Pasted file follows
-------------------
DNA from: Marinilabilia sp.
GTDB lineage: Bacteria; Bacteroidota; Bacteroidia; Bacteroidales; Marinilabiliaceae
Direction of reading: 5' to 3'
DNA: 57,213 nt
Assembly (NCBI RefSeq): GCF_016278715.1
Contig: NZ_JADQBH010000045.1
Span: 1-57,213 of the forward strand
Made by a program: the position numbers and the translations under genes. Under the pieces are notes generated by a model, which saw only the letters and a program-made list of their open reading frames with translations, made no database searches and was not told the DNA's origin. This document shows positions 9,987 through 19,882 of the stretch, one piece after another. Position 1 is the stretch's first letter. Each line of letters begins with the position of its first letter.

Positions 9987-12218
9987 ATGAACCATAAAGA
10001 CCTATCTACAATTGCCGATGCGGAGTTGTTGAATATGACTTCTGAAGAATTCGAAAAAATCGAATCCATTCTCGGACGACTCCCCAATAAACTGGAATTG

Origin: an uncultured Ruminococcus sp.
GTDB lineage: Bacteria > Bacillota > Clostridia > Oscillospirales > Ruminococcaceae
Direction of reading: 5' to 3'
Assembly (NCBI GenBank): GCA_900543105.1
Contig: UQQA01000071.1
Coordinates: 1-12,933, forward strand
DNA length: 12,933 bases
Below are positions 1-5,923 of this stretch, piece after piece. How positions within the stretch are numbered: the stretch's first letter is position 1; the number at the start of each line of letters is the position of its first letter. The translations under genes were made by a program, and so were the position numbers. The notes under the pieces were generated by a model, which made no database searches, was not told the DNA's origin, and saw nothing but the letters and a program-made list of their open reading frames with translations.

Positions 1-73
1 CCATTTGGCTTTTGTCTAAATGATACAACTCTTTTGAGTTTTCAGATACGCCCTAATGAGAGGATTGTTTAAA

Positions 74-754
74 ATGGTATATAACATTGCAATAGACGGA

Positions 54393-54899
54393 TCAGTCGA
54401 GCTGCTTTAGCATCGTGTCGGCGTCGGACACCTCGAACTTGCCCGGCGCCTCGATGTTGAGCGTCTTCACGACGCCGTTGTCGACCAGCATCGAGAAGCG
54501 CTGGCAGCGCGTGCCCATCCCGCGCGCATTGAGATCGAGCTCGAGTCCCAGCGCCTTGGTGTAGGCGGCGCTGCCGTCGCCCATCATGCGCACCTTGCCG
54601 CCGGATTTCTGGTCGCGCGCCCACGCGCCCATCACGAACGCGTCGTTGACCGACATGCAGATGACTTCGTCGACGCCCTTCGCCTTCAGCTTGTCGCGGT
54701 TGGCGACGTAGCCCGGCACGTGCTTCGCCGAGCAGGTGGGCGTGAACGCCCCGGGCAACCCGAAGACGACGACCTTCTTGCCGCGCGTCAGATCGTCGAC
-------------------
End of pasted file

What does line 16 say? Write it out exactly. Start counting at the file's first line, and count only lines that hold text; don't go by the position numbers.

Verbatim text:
Contig: UQQA01000071.1